Of all things Japanese, perhaps aesthetics is the most Japanese. An unadorned tea cup of rough, baked clay, the interior of an old fashioned house with straw mats, paper sliding doors and wooden tables, a garden with rocks, moss and small trees and an ink drawing of just a few lines, they all share something unmistakably Japanese. But what is this something, can it be defined? What we can learn from observing these Japanese things of beauty, is that the Japanese love elements of suggestion, irregularity, simplicity and perishability in their works of art. This aesthetics was developed by the Zen-Buddhists who created the tea ceremony, and is often called wabi-sabi, coming from the Japanese words wabi meaning the misery of living alone in nature, away from society and suggesting a discouraged, dispirited, cheerless state, combined with the Japanese word sabi meaning chill, lean and withered. In their association with Zen-Buddhism, these words came to mean something positive around the 14th century. This is because Zen-Buddhism considered the self-imposed isolation, voluntary poverty and ascetic lifestyle of the hermit opportunities for spiritual richness. Wabi-sabi fosters an appreciation of the minor details of everyday life and insights into the beauty of the inconspicuous and overlooked aspects of nature. This unprepossessing simplicity is the basis for a pure beauty.
Hasegawa Tōhaku (1539-1610)
Suggestion in Japanese art can be seen in for example ink drawings: a few lines bringing to life a bird sitting on a stalk of bamboo swinging in the wind. Or it can be read in poetry. The ambiguous, evasive nature of the Japanese language is exploited to the full in the short haiku or tanka. Or take the imagery in this famous poem by Fujiwara no Teika (1162-1241):
In this wide landscape
I see no cherry blossoms
And no crimson leaves-
Evening in autumn over
A straw-thatched hut by the bay.
The poet describes a landscape lacking all the traditionally beautiful elements, and presents us in stead with a poor hut. But he evokes a scene of beauty nonetheless. Or think of the Nō actor who, with only a costume and his gestures, transports his audience to times gone by. A far cry from the special effects used in Hollywood movies.
Tea cup from the raku-ware school
Irregularity can be seen in cups for the tea ceremony. The more misshapen, the more they are prized. Or in the art of calligraphy, as an individual handwriting with oddly shaped characters is more appreciated than regular brush strokes imitating printed writing. Most Japanese art lacks symmetry, just think of the gardens with their irregular rocks and weather-beaten trees; they are to resemble nature, however cultivated and man-made they are. Bonsai trees are an extreme example of this ideal. In some of Japan‘s traditional music the parts are written independently by the individual performers, creating especially in the rhythm section highly irregular patterns. This shows a great contrast with the extremely regular rhythms in much of western baroque and classical music.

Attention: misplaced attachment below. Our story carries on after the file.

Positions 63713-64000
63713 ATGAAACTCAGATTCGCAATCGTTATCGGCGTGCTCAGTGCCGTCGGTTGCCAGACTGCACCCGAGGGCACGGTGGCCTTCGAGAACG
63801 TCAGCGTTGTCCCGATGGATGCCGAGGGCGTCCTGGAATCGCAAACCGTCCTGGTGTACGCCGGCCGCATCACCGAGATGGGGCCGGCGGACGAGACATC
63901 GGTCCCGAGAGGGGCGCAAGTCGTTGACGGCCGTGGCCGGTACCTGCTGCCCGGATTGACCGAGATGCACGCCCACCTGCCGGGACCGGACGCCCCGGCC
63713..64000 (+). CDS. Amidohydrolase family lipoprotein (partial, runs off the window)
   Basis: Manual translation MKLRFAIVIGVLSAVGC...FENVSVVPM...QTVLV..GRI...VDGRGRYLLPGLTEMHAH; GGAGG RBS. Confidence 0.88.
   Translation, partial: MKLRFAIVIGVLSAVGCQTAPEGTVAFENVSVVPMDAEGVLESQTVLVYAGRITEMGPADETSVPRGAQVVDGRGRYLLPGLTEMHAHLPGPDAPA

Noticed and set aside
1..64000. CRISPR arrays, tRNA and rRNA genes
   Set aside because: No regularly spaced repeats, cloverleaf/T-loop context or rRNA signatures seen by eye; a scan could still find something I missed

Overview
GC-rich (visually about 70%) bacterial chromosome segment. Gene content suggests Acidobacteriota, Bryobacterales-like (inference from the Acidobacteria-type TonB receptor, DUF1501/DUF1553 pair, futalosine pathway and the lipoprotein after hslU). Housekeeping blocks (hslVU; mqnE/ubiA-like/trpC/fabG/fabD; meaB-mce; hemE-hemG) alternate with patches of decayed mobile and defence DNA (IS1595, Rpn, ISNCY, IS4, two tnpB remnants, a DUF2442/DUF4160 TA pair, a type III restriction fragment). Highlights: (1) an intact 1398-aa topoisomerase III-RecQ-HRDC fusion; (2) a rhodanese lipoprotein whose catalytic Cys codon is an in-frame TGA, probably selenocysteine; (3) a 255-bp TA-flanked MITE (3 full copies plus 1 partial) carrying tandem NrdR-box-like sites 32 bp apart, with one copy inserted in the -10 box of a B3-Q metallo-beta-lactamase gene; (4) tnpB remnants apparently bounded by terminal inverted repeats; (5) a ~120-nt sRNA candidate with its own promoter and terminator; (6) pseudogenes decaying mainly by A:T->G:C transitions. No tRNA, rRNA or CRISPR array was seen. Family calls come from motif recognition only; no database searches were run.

Simplicity is found in the materials used in Japanese art: plain wood, reed, paper, black ink or clay. Here we recognise the inheritance of the Zen philosophy that it is best to get the desired effect with the most economical means. Japanese art can look austere, because all superfluousness has been removed, but this focuses the attention of the observer to the most essential statement of the object. This will make the work of art more intense and expressive.
Perishability, lastly, is a characteristic perhaps furthest removed from western ideals in art. Japanese love cherry blossoms, precisely because they are so fragile; one moment you can enjoy them, the next they are gone. This, again, can be connected to the Buddhist concept of the fleeting nature of all things, often referred to as shogyō mujō. The fragility of human existence makes beauty possible; imagine how boring life would be if it would not grow, and all things would stay the same for ever! So marks of ageing on objects of art are appreciated, because they show us the fleeting nature of existence. Restoring a work of art to its original state, therefore, is an alien concept in wabi-sabi aesthetics.
David van Ooijen
In this article I have borrowed freely from two publications:
* Japanese aestetics in Appreciations of Japanese Culture, an excellent collection of articles on various aspects of Japanese culture by the specialist of Japanese literature Donald Keene. As with all his publications, it comes higly recommended. (Kodansha International ISBN 4-7700-2932-2)
* Wabi-Sabi for Artists, Designers, Poets & Philosophers by Leonard Koren. An attempt to analyse wabi sabi, very clearly written. (Stone Bridge Press. Brekely, California 1994 ISBN 1-880656-12-4)
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